At midnight, Elida gave up pretending she was moments away from sleep. She gave up pretending she wasn’t cold, grabbed the blanket in both fists and yanked it tight around her shoulders. Pulling her knees to her chest, she kicked the end of the blanket back over her feet, and tucked her head as deep into the pillow as it would go. Then she took two, long breaths, willing her blood to remember its job.
Her skin still felt as if it were trying to sneak itself into numbness before she could catch it.
Groaning, Elida shut her eyes, slowly talking herself into getting up. There was an extra blanket on the other side of the room. Her coat was hanging uselessly off the back of her chair. There were clean knit socks somewhere.
When Dad drives his children anywhere, he always says he’s carrying precious cargo. Precious cargo. I’ve known since I was very small, that was just a synonym for people I love.
For the first time, I drove down south to pick my little sister up from school. It was a long drive, made shorter on the return trip by having her in it.
It’s been a long time coming, but I’m beginning to understand precious cargo better. It’s too many letters to just be people I love, too many syllables. It’s slowly unfolding: people I love to hold, people I love to carry…
The Wednesday Serial will return next week, when I don’t spend eight hours in the car bringing someone home.
And have you heard about my book giveaway?
Under starlight, everything turned to ice. Hills and stones and flower petals, none of them sharp enough to hold a shine, gleamed like water on the edge of melting. The air cooled and calmed, only numbing fingers and cheeks after they had stood in it for a while. Small sounds carried, clinks and clatters, all of them too hard in the silence, and ringing smoothly back into the nothingness.
It was too early in the year for the cold to bite deep. Still, Loena could feel the heat of Ami’s hand in hers as if there were an old coal between their palms. The air sliding into her lungs felt like weak peppermint, unable to hold onto the chill all the way down her throat. She sucked it in, grateful for the feeling, for the proof that she was not turning to ice herself.
At the corner, they waited, and finally, Ami squeezed her fingers.
For the last eight months, Dev had looked at the room from a height of two feet and three inches. He knew, because he had measured it repeatedly by the length of his arm, letting his hand drop over the side of the bed until his palm was flat against the floor. He liked the motion. For half a second, he could trick himself into believing he had caught himself, that he was carrying his own weight on his arm, not that he had laid there so long there was a permanent ditch in the middle of the mattress.
His arm was exactly two feet three inches from wrist to shoulder. Lyda had helped him measure, so she could be sure he could reach every gift of water and broth she left him while he was sleeping. He’d liked that, too: the ridiculousness of her stepping so purposefully into the room with her measure string, and the smile she was trying so hard to hide as she moved him, touched him, made him laugh. Then, for a few more afternoons he measured things that did not need measuring, and laughed then too.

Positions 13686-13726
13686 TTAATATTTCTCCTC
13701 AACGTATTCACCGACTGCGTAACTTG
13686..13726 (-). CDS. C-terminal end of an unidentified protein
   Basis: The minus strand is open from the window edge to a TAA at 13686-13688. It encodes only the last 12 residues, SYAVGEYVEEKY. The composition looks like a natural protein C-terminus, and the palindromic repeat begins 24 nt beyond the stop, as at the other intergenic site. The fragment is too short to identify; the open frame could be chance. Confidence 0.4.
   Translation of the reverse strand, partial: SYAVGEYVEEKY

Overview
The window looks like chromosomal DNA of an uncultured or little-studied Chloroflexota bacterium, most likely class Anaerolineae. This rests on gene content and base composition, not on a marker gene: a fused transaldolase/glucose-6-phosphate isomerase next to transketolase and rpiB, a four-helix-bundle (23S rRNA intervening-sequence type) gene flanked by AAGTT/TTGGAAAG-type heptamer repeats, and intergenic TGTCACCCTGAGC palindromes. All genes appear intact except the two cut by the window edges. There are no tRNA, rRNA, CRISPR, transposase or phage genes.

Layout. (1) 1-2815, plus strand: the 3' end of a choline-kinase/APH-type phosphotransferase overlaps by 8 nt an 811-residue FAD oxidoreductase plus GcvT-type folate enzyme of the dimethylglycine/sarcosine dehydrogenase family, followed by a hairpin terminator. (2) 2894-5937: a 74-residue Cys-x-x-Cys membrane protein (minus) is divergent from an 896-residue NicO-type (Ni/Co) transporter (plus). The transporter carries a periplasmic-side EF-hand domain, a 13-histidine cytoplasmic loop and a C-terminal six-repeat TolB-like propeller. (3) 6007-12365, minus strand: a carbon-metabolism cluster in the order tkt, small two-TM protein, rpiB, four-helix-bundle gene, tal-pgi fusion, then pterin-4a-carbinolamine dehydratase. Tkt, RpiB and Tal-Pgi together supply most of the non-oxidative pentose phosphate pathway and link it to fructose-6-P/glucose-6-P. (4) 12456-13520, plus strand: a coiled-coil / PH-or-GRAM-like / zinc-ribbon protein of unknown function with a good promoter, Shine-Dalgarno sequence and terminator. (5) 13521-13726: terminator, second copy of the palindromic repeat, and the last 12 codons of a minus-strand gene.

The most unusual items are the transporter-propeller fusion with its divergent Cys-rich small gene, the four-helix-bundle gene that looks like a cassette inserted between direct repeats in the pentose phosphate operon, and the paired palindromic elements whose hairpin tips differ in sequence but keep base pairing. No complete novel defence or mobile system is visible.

The joy that isn’t shared, dies young. – Anne Sexton
- The twelve books being offered as prizes will be awarded to twelve entrants: six books to the people who submit the six questions that make me laugh the most, and six to the people who submit the six questions that I find the most interesting.
- Any comment on this post which contains a question (excluding any questions that obviously pertain to clarifying rules or procedures) is considered a valid entry and will be entered into consideration.
- You may submit up to three questions for consideration in the contest. If you submit more than three, only the first three will be considered.
- If there is a tie between two questions, preference will be given to the entrant who is following Apprentice Never Master either through their WordPress account or by email.
- The contest will be open for entries from the time this post goes live on October 4, 2015 to midnight EST on October 17, 2015.
- Winners will be notified by email on October 18th as well as being announced in October 18th’s Gwendoogle post. If the winners do not respond within a week of being contacted, a runner-up will be selected for their prize.
- If there are fewer than 25 entrants in total at the end of the contest, no winners will be selected and the contest may be rescheduled at my discretion.
- All entries may be saved for later use in Gwendoogle posts at my discretion.
- If you are under 18 years old, you must have parental permission to enter.
- You may not enter if you live outside the United States of America.
- You may not enter if you are directly related to me.
This contest is not sponsored. All prizes are provided by myself.
Here are few examples of Gwendoogle questions (and a few examples of how I answer them):
Kimbra barely heard the order, and didn’t care. Her shoulder was pressed hard to the broken crate beside her. Her chin was bent tight to her chest, her hands were braced against the deck around one knee, and she rested back against one heel. And she didn’t feel small enough. Carefully, she picked up one hand, clenched her fingers, trying to stop her shaking. Her heart was beating fast enough, she swore just the speed of her blood was knocking her off balance.
There were too many footsteps on deck. Too many to sound right, and too many to sort through.
“Uncuff me,” Aylin said again.
Kimbra ignored her. She tried to remember how many men and women she had seen climbing over the side. She tried to measure the length of the other ship in memory, decide how many it could fit, how many it needed to stay under sail, how many it could send across the water to take the deck. She couldn’t find a number. Her blood rattled and her head spun. Someone else shouted. Dozens of people ran. The ship clacked and cracked and thundered.